Warning: This story contains graphic content. Reader discretion is advised.
An Alberta energy company is facing a wave of criticism on social media for an image that includes their company logo, and a woman or girl resembling climate activist Greta Thunberg.
The image, which appears to be a sticker or decal, shows the silhouette of a naked woman or girl from behind, with her two long braids being pulled back by hands behind her.
The word “Greta” is written across her lower back, and an “X-Site Energy Services” logo is at the bottom of the illustration.
The image resembles Thunberg, a 17-year-old activist from Sweden who drew a massive crowd when she attended a climate strike in Edmonton last fall. The teenager frequently wears her hair in two long braided pigtails.
Thunberg responded to the incident on Twitter Saturday morning:
Rocky Mountain House, Alta., Councillor Michelle Narang told Global News she almost cried when she saw a photo of the image, which she said was sent to her by a friend who works in the oil industry.
“I sat on it throughout the day and thought, ‘There’s no way I’m going to be quiet about this because it’s not OK. It’s absolutely not OK.'”
Disgusted, she shared her thoughts and the photo in a post on Facebook.
“This company represents everything that the oil and gas industry needs to fight against,” Narang said to Global News while reading what she had posted online.
“I am absolutely sickened that X-Site Energy Services would think that the hard-working men and women in the energy industry would condone this representation of a child clearly being raped.”
She didn’t feel the sticker could be ignored so she said she called X-Site Energy Services general manager Doug Sparrow to ask him if they had made the stickers.
“His response when I asked him if he was aware that there are stickers circulating with his logo depicting the rape of Greta Thunberg. He said yes, that he is aware,” Narang said.
“And I said, ‘So you are fine with an image that your company condones the rape of children?’ And he said, ‘She is not a child, she is 17.'”
Due to the graphic implied nature, Global News has chosen to obscure part of the image.
On its website, X-Site Energy Services describes itself as an oilfield and industrial-based company serving central Alberta and northern British Columbia.
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Global News reached general manager Doug Sparrow on the phone Wednesday night. When asked repeatedly if his company printed the sticker, he repeatedly responded that his company did not post the photo of the sticker online.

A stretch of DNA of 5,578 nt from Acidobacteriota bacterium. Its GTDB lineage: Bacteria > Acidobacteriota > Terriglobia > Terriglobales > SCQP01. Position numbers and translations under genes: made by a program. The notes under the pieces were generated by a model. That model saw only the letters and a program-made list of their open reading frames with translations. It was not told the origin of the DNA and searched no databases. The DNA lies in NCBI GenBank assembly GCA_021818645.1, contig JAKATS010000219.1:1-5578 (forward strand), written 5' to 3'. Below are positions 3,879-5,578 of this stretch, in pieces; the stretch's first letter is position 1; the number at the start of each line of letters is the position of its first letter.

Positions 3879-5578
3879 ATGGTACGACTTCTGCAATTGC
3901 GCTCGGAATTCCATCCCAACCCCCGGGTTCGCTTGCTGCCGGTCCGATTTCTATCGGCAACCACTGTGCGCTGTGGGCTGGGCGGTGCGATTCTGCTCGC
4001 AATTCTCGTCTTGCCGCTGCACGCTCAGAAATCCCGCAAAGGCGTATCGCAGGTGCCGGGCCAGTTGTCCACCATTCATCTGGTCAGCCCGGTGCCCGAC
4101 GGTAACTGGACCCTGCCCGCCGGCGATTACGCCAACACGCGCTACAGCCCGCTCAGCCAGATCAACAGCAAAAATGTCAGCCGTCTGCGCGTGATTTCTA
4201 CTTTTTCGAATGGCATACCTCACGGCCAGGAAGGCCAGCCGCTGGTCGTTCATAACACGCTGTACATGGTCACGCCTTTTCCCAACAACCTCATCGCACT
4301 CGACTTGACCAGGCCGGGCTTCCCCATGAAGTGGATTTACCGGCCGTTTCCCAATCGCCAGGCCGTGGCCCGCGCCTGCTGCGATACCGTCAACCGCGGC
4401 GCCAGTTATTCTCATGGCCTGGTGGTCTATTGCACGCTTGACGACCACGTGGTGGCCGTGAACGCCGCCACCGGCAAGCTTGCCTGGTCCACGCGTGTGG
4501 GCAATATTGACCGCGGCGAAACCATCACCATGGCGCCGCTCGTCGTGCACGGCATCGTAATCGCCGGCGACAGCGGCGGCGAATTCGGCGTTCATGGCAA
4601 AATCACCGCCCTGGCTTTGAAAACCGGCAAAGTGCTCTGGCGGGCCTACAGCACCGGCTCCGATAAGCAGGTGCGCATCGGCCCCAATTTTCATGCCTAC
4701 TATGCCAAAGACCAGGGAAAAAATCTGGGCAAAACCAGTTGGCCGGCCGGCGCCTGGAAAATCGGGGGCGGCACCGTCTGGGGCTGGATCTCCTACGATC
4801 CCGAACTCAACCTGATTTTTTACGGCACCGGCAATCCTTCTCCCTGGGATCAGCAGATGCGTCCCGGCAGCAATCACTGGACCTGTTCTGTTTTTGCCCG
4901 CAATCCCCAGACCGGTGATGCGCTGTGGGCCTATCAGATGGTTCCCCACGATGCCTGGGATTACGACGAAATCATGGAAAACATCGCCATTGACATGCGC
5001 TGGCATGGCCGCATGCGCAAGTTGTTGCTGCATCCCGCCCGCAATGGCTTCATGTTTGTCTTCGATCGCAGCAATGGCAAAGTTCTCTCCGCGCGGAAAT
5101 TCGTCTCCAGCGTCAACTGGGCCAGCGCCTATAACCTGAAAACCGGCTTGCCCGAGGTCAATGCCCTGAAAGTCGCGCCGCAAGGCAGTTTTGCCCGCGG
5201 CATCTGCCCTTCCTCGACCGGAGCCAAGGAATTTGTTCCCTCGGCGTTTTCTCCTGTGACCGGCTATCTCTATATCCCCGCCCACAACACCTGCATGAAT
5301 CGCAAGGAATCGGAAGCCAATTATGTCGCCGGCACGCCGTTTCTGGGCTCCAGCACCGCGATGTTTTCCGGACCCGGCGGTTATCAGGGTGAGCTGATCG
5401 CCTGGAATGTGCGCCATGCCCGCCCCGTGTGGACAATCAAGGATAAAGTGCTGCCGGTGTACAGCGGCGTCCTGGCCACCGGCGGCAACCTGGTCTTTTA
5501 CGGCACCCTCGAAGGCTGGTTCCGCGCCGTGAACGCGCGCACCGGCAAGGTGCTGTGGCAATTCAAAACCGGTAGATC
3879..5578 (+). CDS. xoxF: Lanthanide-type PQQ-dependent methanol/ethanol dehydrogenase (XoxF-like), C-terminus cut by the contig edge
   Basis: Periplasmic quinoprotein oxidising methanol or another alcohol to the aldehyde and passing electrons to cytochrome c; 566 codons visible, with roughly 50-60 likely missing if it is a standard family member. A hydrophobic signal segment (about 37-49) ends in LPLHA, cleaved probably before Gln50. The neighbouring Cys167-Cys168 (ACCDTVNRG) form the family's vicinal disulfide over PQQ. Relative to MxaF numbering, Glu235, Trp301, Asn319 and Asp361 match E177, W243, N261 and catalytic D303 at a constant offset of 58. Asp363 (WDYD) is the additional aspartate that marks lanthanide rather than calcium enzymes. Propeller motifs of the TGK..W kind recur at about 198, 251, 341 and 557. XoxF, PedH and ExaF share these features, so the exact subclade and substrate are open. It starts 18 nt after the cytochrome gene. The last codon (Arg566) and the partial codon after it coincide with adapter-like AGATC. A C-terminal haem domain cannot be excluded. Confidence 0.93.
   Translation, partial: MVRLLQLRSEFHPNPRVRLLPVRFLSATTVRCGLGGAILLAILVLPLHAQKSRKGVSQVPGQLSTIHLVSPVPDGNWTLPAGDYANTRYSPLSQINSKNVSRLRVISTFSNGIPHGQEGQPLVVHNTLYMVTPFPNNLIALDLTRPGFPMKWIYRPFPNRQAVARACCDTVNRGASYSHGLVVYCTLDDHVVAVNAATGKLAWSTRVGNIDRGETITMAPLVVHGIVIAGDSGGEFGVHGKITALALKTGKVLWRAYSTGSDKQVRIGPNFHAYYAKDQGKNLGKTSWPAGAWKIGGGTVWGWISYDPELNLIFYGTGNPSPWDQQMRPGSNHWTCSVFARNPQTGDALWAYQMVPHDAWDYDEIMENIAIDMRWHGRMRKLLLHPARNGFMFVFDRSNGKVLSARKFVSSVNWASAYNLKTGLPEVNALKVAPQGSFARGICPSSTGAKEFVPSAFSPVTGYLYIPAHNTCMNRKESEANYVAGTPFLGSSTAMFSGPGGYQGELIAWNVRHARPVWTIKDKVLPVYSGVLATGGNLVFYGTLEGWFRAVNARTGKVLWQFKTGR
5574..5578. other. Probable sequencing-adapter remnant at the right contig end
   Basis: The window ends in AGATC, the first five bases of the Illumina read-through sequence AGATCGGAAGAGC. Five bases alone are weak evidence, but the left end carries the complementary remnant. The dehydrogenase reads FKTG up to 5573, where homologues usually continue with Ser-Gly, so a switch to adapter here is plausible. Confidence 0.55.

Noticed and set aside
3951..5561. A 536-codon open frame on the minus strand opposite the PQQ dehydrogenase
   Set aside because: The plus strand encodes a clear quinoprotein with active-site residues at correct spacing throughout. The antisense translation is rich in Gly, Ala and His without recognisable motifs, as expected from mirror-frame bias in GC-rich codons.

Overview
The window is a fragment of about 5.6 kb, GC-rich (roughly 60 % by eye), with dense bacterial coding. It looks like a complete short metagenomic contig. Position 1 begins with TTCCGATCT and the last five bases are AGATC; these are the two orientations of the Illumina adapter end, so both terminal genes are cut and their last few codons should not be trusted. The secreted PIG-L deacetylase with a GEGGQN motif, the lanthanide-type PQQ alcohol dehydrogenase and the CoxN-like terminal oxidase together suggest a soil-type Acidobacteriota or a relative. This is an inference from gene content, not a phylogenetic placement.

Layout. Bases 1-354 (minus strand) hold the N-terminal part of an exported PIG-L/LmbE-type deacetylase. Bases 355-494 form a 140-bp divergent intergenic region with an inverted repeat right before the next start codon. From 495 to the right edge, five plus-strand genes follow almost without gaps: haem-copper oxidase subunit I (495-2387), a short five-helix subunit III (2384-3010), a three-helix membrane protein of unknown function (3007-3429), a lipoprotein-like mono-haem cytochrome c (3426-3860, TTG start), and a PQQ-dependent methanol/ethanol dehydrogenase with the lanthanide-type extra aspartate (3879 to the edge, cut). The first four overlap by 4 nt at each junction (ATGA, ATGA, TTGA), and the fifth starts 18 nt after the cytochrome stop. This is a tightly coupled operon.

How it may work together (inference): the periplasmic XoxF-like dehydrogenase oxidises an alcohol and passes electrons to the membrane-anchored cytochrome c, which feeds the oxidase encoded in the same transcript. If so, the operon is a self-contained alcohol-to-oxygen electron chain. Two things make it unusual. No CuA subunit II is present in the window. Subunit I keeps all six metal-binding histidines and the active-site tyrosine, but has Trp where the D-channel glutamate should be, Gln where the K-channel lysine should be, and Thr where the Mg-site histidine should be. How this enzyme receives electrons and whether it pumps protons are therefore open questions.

He said he was fielding many calls about the image, “personally and business-wise to mitigate the damage that has been done.”
When asked if he was defending the image as Narang said he had during their phone call, he said “I’m defending the fact that I never posted it. I never posted it. I’m not a pedophile. I’m not what they say. Alright? I’m not that guy. We did not post that picture.”
When asked what he thought of the sticker, Sparrow had no comment. He said he was shutting down all of X-Site Energy Services’ social media pages, including Facebook because they were being attacked.
“We did not post those stickers or pictures on social media. They have been tagged on our accounts — personal and company — which I’m shutting down right now to try to mitigate the damages. We did not post that stuff on media, OK?”
Global News tried several times to ask Sparrow about the origin of the sticker with the company’s logo on it, but he would not comment on that. The phone call lasted just over four minutes.
Narang said she is a staunch oil and gas advocate but said she can’t be silent about anyone advocating, whether it be explicitly or implied, for rape and misogyny. She said the sticker is the worst depiction she has ever seen and showed it to her teenage daughter, who was upset.
“If she can see through that and see the message, I’m pretty sure a grown adult man who is a leader in the industry — a business owner in industry — should be able to see and understand the message that he’s putting out there,” Narang said.
“We do not rape women and girls to teach them a lesson. This is not our oilpatch,” Narang said to Global News. “We can’t have this representation of the oil patch and the oil companies and of our industry be accepted as normal. People need to start speaking out about it.
“It’s not OK.”
Alberta RCMP is aware of the image and on Twitter said concerns about it had “been forwarded appropriately.”
In a news release Friday, Red Deer RCMP said it had completed its investigation into a vehicle decal that “purportedly depicts a well-known climate change activist engaging in a sexual act.”
Officers determined “the decal does not meet the elements of child pornography… nor does the decal depict a non-consensual act that would be a direct threat to the person.
“Alberta RCMP do not believe it constitutes a criminal offense,” the news release said Friday.
Late Thursday morning, Alberta’s Culture, Multiculturalism and Status of Women Minister Leela Aheer tweeted that she considers the image “completely deplorable, unacceptable and degrading.”
“This is not what our province stands for,” the tweet reads. “Whoever is responsible should be ashamed and apologize immediately. I stand with Albertans against this horrendous image.”
Premier Jason Kenney replied to Aheer’s tweet with a post that said “Thank-you for denouncing this odious image and the message it sends.”
With files from Global News’ Phil Heidenreich